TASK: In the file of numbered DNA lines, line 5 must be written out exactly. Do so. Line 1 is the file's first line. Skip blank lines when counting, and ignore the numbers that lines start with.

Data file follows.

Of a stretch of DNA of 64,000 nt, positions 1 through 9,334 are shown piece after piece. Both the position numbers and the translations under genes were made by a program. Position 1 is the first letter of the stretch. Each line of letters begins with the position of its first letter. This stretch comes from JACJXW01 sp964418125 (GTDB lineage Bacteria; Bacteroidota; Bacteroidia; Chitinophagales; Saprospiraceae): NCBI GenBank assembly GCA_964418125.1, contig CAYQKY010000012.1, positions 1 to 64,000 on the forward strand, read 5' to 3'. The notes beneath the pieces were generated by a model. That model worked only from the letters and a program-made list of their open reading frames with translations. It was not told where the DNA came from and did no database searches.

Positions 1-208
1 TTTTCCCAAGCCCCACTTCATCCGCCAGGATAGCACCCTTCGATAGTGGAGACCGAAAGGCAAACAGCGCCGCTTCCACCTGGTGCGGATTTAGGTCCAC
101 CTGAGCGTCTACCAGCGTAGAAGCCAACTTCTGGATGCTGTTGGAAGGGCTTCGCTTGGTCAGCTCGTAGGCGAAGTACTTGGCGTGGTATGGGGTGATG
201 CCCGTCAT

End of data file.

201 CCCGTCAT